[Thunar-dev] Thunar Extension Framework
benedikt.meurer at unix-ag.uni-siegen.de
Wed Sep 14 19:05:51 CEST 2005
Tim Tassonis wrote:
>>>I think the argument of supporting "additional information like
>>>metadata, mime/type etc" is fundamentally wrong, exactly because the
>>>Linux/UNIX/Posix VFS layer does not support it. So you have to implement
>>>the File/metadata mapping yourself anyway for 99% of all files you're
>>>ever going to manage.
>>You missed the point: The POSIX API is very limited. That's a limitation
>>we have to live with right now (the core of the API dates back to 1970,
>>so no wonder it's not very up2date).
>>But what we're talking about is not how to apply this limitation to
>>newer systems; instead we're trying to find a solution for the future
>>(without this and other limitations).
> I don't think I missed the point, I just differ in the opinion as to at
> what level the limitation has to be solved. As long as the linux (or any
> other UNIX) VFS layer does not provide metadata information, you will
> always have to work around it and put a layer on top of it. This very
> same layer can just as well operate on remote systems, because most of
> the time those remote systems have an even lousier, more old-fashioned
> API than Posix.
I'm sorry, but you're really missing my point. I'll try to give a better
Most modern Unix file systems (e.g. UFS, XFS) and some Linux specific
file systems (e.g. ext2/3, tho with limitations) already support
extended attributes, which in effect means that they are able to store
metadata. This is part of the point I'm talking about, and has nothing
to do with different opinions (it's a fact, independent of the way you
look at it). So even if the kernel's VFS layer doesn't support metadata,
you can still store metadata on these file systems (and for other local
file systems, you'll need a way to store it externally and that's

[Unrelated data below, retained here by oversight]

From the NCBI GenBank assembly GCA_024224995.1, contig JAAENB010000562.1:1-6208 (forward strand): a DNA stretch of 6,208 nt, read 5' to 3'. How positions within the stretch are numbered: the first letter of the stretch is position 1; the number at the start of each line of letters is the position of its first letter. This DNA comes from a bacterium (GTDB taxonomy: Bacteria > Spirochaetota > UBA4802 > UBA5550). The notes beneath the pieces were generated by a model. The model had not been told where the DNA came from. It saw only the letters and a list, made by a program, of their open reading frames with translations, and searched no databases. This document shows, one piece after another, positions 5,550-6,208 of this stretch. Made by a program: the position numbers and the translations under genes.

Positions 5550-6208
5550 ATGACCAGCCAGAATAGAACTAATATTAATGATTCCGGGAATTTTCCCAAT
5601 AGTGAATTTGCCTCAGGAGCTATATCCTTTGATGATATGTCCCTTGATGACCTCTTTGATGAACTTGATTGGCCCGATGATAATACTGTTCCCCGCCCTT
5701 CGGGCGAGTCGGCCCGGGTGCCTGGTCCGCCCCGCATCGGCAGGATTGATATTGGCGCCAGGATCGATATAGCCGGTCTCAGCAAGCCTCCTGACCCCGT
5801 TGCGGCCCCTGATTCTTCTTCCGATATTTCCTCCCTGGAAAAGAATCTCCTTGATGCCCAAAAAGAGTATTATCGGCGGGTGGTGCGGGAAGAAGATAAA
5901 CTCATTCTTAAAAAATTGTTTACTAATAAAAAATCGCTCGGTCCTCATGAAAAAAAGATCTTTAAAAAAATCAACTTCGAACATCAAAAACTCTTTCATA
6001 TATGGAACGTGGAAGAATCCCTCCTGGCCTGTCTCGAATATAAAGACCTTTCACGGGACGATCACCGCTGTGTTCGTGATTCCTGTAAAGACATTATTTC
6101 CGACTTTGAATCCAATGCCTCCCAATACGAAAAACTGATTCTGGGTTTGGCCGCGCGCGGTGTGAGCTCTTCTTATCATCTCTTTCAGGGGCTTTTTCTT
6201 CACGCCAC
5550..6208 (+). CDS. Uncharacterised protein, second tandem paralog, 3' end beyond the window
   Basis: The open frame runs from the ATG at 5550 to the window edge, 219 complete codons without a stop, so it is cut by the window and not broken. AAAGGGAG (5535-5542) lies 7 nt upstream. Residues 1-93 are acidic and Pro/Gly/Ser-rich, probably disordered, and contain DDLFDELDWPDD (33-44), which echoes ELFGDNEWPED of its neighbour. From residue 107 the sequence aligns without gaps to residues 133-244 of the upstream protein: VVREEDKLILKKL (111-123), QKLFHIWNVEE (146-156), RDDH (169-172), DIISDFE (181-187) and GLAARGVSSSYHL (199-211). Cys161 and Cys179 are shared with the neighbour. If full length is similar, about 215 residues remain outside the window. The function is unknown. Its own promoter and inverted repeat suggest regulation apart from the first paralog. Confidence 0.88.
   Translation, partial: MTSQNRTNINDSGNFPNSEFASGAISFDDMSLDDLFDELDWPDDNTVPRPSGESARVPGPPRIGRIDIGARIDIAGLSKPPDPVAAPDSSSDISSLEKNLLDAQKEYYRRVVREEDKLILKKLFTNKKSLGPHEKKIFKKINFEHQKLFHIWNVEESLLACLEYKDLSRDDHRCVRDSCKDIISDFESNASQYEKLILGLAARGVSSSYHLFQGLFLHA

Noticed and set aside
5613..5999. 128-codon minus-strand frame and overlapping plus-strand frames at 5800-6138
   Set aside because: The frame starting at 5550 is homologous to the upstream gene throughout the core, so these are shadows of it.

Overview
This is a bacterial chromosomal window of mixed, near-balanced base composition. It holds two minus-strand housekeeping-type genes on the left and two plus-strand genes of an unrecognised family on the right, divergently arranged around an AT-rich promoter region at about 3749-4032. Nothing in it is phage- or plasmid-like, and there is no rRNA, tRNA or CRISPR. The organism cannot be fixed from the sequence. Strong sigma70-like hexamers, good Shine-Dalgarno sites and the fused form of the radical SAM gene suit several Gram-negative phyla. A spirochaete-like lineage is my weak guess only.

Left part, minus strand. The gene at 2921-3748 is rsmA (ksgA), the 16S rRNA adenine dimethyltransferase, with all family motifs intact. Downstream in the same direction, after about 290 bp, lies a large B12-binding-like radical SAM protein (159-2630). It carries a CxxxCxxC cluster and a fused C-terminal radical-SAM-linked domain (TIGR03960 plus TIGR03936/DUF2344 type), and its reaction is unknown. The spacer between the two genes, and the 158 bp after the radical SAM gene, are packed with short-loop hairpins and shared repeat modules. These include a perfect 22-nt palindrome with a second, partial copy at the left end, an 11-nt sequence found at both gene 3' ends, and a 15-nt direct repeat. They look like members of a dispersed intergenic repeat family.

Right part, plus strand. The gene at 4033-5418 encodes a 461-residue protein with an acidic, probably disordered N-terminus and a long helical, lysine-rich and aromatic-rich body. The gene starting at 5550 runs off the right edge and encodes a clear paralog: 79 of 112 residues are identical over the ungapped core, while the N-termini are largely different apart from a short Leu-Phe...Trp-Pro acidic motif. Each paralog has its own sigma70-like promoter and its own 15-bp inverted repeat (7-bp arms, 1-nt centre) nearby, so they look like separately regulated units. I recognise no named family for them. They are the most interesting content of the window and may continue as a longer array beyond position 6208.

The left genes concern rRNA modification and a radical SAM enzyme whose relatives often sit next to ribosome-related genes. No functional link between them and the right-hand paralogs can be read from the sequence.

definitely easier and less error-prone in userspace than in kernel space).
Whats even more interesting about *the point* is not that the file
system is able to store metadata, but that the file system is able to
provide metadata (not necessarily stored explicitly by the user). A
simple example is the mime type detection here: If the file system (I
use the term "file system" here to refer to the "VFS module") *can*
provide this data, you'll have less trouble on the application layer.
To continue with this example: MIME type detection is done on the
application layer today and the suggested way to detect the MIME type of
a document is to first check all magic rules with priority > 80, then
check all glob rules (literal, simple and pattern), then check the
remaining magic rules and if there's still no match, check if the first
256 chars are valid UTF8, else it's "application/octet-stream". Well,
this is the suggested way, but there's not a single implementation that
works this way (but that's a different story).
The above requires fast access to the content of the document (atleast
to the first ~256 bytes), which is not necessarily a problem for most
local file systems, but will definitely be a problem for a directory
with around 200 files on a FTP server. You may work-around a few of
these problems by "guessing" the file systems type, but that'll (a)
require a lot of system-dependent code and (b) require you to change the
code everytime somebody comes up with another VFS module. And that's
really not what makes up a stable and clean solution.
On the other hand, with a smart desktop VFS system, the various backends
would determine the MIME type in whatever way is best suited for this
backend and pass it to the application (for example, KIO already does
this). This way you don't have one single MIME detector with ~1000
#ifdef's in the end, and you can take advantage of backends that already
provide the required data (e.g. an SVN backend would already provide the
MIME-type and there's no need for detecting it at all).
And there's a lot more than the MIME-type to say about a file, and most
of this is highly backend-specific and far from what can be provided by
any kernel-VFS-hack/work-around: For example, "Trash.DeletionDate" and
"Trash.OriginalPath" for the trash: backend, "Audio.Artist",
"Audio.TrackNo" and "Audio.Title" for the cd: backend, and so on.
Don't get me wrong, FUSE is a good temporary work-around and I recommend
it to people that want to access smb shares easily now, but you must be
aware of the fact that it's really only a temporary hack and by no means
a solution for the next 20-30 years. The fact that something works
doesn't mean that it's a solution (nor does it mean that it's well done).
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